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Amherst College > News & Events > Amherst Magazine > Archives > Summer 2004 > A Soldier’s Tale

A Soldier’s Tale

1 | 2 | 3 | Rieckhoff Speaks Out | Other Amherst Grads in Military

Other Amherst Grads in Military

Paul Rieckhoff is not the only Amherst graduate to have chosen a life in the military. Rieckhoff’s classmate, Mike Anderson ’98, now a captain in the Air Force, became involved through ROTC. “I was awarded an Air Force ROTC scholarship when I was a senior in high school and used it at Amherst,” he says. “I attended my ROTC classes and other commitments at the ROTC detachment at UMass. To be honest, ROTC started out mainly as a way to pay for college; but I was also attracted to the notion of serving my country, as well as the travel opportunities and challenges that the Air Force could present.”

Assigned to Kadena Air Base in Japan, Anderson was involved in operations before, during, and after the war in Iraq. He also flew during the Iraq invasion. “Like a lot of units,” he says, “we trained and exercised constantly before the onset of hostilities. The training was tough and demanding, crafted to create as stressful an environment as possible. As a result, my guys (many not too far removed from high school) had to perform under pressure, and they did just that. Really, I couldn't be prouder of the work they did during the war.”

“I encourage anyone,” he says, “Amherst community included, to consider and explore careers that serve their community, their country, their faith or whatever greater purpose attracts them, and to appreciate the efforts of others engaged in service. Amherst students are gifted in ability and circumstance; it’s a great thing when those gifts are used to serve others.”

Matt Flavin ’02 was moved to join the military by the tragedies of Sept 11. “As I arrived at Amherst in the fall of 2001,” he says, “I was quite happy to complete my senior year and slowly ease out of the comfort of my life at Amherst. I had no real direction and was considering a wide range of options; everything from the corporate life of a job on Wall Street to the not-so-enriching but perhaps more rewarding work of Teach for America. As I watched the two planes crash into the World Trade Center, I was forcibly pushed out of this state of complacency and indecision.

“Later that day, the leadership at Amherst organized a forum in the Alumni Gym to discuss the attack. Quite insensitively, some present made the case for the terrorists’ actions. I firmly believe nothing warrants an attack on a civilian populace. There is no injustice great enough to validate the death of thousands of innocents. How could anyone dismiss the emotion and humanity of the tragedy so easily? In truth, I was completely disgusted by what occurred at the forum. However, as I thought more about the event, I came to appreciate what we have at Amherst. The meeting was a manifestation of the freedoms we enjoy. I decided to take an active role in defending those freedoms. By the end of that week, I made up my mind to join the United States Navy.”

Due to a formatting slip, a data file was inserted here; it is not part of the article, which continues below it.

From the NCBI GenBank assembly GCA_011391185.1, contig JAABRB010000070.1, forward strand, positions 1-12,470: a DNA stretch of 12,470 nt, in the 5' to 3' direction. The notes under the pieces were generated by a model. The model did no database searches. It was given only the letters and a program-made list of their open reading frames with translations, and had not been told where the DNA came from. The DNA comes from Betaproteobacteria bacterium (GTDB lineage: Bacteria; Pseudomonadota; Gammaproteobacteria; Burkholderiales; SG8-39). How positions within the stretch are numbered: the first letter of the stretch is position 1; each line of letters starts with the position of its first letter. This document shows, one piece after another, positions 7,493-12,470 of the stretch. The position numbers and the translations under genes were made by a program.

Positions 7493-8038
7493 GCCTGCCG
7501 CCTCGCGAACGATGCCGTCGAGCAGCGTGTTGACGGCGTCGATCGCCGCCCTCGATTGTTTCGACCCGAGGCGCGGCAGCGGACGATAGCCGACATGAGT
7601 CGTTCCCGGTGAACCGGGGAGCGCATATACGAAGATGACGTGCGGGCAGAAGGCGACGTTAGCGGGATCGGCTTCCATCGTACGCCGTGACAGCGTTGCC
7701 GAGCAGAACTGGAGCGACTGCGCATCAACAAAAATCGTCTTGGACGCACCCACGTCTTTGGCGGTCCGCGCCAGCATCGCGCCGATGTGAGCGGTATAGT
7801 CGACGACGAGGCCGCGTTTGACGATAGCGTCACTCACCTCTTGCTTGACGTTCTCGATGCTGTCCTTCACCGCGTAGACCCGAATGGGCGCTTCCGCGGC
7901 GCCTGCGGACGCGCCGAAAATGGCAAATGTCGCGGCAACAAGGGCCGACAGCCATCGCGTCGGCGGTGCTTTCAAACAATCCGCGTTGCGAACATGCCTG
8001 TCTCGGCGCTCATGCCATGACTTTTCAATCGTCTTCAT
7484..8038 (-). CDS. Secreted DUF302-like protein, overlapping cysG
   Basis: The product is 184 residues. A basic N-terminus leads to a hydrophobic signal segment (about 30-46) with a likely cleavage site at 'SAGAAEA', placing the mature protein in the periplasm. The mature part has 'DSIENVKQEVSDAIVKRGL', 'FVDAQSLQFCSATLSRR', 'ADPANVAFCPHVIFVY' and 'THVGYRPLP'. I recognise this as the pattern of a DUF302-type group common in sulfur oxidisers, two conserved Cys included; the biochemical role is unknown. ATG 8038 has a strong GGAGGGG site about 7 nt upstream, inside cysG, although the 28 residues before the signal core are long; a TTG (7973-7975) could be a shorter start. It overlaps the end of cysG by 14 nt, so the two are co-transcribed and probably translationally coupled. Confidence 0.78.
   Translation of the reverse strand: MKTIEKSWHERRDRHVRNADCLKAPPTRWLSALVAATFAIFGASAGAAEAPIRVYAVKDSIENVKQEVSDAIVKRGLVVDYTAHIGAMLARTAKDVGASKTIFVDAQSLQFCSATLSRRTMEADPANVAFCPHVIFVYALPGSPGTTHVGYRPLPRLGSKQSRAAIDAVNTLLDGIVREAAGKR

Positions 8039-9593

Flavin says his time at Amherst has been crucial in shaping his military career. “The critical thinking central to an Amherst education has become central in shaping my personality as an officer,” he says. “In a leadership role, I derive a sense of reasonableness and understanding from my experience at Amherst. Operating on my own, I feel confident and poised.”



Online Extra

Complete text of the interviews with Paul Rieckhoff ’98

Transcript of Paul Rieckhoff's Talk at Amherst

Audio excerpts from Rieckhoff's talk at Amherst


Rieckhoff's organization, Operation Truth:

Transcript of the original “60 Minutes” story on Rieckhoff

Memorial pages for Spc. Robert Wise, who was killed in action:

Memorial pages for CSM Eric Cooke, who was killed in action on Christmas Eve:

TAPS (Tragedy Assistance Program for Survivors) supports the families of injured, wounded or killed soldiers:

Pages about Sgt. Dustin Tuller, who lost his legs in combat:

A Trust Fund for Sgt. Tuller’s wife and three children, titled the "Tuller Family Benefit Fund," has been set up through the Bank of America. Contributions can be made at any Bank of America, or at the the following address:

Bank of America
"The Tuller Family Benefit Fund"
c/o Debbie Booth
100 West Garden St 4th Floor
Pensacola, Fl 32501

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